Bless the Lord, O my soul, and never forget all he hath done for thee. Who forgiveth all thy iniquities: who healeth all thy diseases. Who redeemeth thy life from destruction: who crowneth thee with mercy and compassion. (Psalm 102:2–4)
On this Feast of All Saints of the Benedict Order, the media are giving attention to the alleged mistakes of an abbot who, it appears, fell prey to the passions, appetites, and weaknesses that threaten every man. Four things must, I think, be kept in mind when confronted with “news” of this sort.
I. The powers of darkness set their sights on monks, and on priests in particular. The closer one is to the altar the more one is surrounded by demons who, day and night, devise schemes to bring about the downfall of the elect of God. The icon of the Crucified Monk is not a bit of Byzantine hyperbole. It is an accurate portrayal of reality. “A certain man went down from Jerusalem to Jericho, and fell among robbers, who also stripped him, and having wounded him went away, leaving him half dead” (Luke 10:30). The media do tend to kick a man when he is down; if they lift him up, it is only to expose him to ridicule, all the while feigning a sanctimonious shock and horror. Priest and levite pass by, not wanting to appear, in any way, compromised by association with one so humiliated and shamed.
I am poor, and in labours from my youth: and being exalted have been humbled and troubled. Thy wrath hath come upon me: and thy terrors have troubled me. They have come round about me like water all the day: they have compassed me about together. Friend and neighbour thou hast put far from me: and my acquaintance, because of misery” (Psalm 87:16–19).
In Our Lord’s parable, it is the Samaritan who responds mercifully, becoming in his deeds and words an epiphany of the Heavenly Father’s compassion:
But a certain Samaritan being on his journey, came near him; and seeing him, was moved with compassion. And going up to him, bound up his wounds, pouring in oil and wine: and setting him upon his own beast, brought him to an inn, and took care of him. And the next day he took out two pence, and gave to the host, and said: Take care of him; and whatsoever thou shalt spend over and above, I, at my return, will repay thee. (Luke 10:33–35)
II. The arsenal of a monk’s defence is found in Chapter IV of the Holy Rule, “The Instruments of Good Works”. The older I become the more do I appreciate the wisdom contained in Chapter IV. The man who employs Saint Benedict’s seventy–four instruments of good works may experience the arrows of the enemy shot from every side and whizzing past him but, even if they graze his skin, provoking alarm and causing irritation, they will not wound him mortally. A monk may not able to wield all the instruments of good works at one time. He may, for want of practice, use some of them awkwardly. He may find others momentarily unsuitable. He keeps them all, nonetheless, at the ready and in good order. The one instrument from which a monk must not separate himself, even for a moment, is the last one of all, the 74th: Et de Dei misericordia numquam desperare. And never to despair of God’s mercy.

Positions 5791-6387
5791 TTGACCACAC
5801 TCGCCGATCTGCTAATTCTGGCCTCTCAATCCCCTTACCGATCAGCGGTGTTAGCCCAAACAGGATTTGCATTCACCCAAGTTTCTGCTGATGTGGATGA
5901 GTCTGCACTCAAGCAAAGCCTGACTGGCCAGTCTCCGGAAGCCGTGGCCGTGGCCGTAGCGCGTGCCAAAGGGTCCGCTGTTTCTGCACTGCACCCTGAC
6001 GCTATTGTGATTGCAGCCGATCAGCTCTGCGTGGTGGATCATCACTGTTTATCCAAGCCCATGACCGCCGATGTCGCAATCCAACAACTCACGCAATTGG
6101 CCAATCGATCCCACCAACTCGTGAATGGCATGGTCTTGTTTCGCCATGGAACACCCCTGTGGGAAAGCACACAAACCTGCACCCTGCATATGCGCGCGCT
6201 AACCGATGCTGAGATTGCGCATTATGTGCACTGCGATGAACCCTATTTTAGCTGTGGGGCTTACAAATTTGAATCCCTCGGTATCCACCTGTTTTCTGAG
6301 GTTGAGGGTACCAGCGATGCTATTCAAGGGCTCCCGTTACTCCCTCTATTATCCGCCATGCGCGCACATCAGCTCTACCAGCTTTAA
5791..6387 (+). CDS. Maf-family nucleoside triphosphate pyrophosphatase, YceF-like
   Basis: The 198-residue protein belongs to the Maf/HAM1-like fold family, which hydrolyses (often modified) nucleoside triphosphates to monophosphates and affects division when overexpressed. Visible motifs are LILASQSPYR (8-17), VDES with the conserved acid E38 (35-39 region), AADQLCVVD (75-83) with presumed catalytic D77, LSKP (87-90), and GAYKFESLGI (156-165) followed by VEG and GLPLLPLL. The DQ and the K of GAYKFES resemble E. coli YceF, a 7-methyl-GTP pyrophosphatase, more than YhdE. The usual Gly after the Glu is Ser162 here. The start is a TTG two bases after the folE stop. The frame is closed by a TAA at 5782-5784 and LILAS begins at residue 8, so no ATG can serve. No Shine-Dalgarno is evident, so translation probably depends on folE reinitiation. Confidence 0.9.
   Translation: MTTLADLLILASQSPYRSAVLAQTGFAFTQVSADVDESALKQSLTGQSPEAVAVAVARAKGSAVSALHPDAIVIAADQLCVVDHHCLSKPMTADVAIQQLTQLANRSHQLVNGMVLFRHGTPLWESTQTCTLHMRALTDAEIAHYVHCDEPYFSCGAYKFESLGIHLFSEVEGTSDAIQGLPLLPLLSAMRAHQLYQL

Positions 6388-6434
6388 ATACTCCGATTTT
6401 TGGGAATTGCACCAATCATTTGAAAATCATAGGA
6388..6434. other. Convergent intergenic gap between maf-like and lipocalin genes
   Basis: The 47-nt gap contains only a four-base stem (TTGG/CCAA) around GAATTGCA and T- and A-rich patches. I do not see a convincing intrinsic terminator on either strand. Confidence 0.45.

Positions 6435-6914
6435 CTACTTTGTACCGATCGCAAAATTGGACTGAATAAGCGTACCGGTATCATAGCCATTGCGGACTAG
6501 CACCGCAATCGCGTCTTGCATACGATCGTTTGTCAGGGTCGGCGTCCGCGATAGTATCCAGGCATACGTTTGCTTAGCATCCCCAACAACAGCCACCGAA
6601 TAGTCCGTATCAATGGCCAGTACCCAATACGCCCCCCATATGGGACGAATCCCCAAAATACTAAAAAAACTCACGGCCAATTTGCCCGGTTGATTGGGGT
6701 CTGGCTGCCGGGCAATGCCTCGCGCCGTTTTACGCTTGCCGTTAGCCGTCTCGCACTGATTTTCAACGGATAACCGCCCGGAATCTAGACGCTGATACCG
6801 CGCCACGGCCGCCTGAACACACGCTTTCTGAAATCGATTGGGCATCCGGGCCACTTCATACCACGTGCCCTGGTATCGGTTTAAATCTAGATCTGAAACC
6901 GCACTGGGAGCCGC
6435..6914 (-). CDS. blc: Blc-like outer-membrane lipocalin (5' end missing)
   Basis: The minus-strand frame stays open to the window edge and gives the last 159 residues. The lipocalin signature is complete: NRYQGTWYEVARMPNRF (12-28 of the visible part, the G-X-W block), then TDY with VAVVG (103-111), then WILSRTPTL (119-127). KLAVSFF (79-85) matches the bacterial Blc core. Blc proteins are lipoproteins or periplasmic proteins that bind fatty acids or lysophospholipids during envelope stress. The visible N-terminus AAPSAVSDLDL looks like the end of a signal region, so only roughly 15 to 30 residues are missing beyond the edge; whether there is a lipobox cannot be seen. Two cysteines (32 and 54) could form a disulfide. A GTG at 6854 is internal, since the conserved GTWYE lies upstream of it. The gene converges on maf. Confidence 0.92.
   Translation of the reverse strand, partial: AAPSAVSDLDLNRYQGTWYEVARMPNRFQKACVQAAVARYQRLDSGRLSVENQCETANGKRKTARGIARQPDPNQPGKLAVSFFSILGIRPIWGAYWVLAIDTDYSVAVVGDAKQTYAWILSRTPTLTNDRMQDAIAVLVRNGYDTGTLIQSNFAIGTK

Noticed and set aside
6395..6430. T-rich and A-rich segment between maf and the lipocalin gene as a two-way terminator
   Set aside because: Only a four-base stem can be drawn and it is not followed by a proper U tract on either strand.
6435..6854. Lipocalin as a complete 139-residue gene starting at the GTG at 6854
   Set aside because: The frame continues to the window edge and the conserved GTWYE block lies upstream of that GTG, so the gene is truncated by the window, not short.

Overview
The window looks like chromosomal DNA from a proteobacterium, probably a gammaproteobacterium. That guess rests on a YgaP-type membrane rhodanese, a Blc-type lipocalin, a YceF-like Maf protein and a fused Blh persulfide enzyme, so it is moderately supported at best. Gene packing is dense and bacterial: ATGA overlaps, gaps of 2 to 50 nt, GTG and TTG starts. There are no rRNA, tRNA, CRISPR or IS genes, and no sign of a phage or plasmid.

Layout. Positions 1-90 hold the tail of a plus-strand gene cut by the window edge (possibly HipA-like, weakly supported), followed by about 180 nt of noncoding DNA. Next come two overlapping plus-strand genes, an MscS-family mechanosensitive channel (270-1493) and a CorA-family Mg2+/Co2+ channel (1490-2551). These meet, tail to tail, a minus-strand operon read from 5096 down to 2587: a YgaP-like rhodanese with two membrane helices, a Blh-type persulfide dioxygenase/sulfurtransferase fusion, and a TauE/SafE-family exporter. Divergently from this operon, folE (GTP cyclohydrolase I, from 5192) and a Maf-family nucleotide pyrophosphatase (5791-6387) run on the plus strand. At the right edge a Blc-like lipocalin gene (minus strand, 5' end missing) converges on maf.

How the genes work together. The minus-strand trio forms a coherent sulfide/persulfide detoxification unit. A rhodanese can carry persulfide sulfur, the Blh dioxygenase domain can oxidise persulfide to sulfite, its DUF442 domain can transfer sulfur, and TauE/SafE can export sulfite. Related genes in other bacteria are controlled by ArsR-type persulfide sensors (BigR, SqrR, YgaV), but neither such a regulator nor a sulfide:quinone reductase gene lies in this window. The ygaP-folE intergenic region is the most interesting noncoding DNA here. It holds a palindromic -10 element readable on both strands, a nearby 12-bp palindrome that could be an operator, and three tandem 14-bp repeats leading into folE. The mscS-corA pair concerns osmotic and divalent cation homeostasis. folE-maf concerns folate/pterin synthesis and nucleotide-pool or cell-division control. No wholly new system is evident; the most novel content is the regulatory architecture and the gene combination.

III. Spectacular falls from grace do not happen randomly. They are the result of an accumulated quantity of seemingly insignificant compromises with the world, the flesh, and the devil. Again, Chapter IV of the Holy Rule is a comprehensive inventory of the things that, on the one hand, lead to virtue and, on the other, lead to vice. One who sees a brother withdrawing from prayer and isolating himself from the acies fraterna, the fraternal battle line (Holy Rule, Chapter 1) has an obligation humbly and respectfully to admonish him, even when the wavering brother holds a position of authority. Those in positions of authority, precisely because they are in some way isolated by their office, are at greater risk of losing what David calls “a right spirit” (Psalm 50:12).
IV. Always there is mercy. Saint Benedict was thoroughly acquainted with the moral and physical infirmity of those in his care. Nowhere, when treating of human weakness, does Saint Benedict manifest an attitude of priggish condemnation: his response is that of the wise and compassionate physician who has but one thing in view, the cure of the sin–sick soul. No one is dispensed from the obligation to pray for a brother fallen in spiritual combat, even more, to pray in his name, representing him before the Face of Christ until such time as the fallen brother is strong enough to drag himself into the presence of the Lord, there to groan, and weep, and bear his breast, saying “God, be merciful to me a sinner” (Luke 18:13). In Benedictine life every year is a year of mercy for, even on one’s darkest days, in the face of spectacular falls from grace, there remains Saint Benedict’s wisest word: “And never to despair of God’s mercy” (Holy Rule, Chapter IV: 74).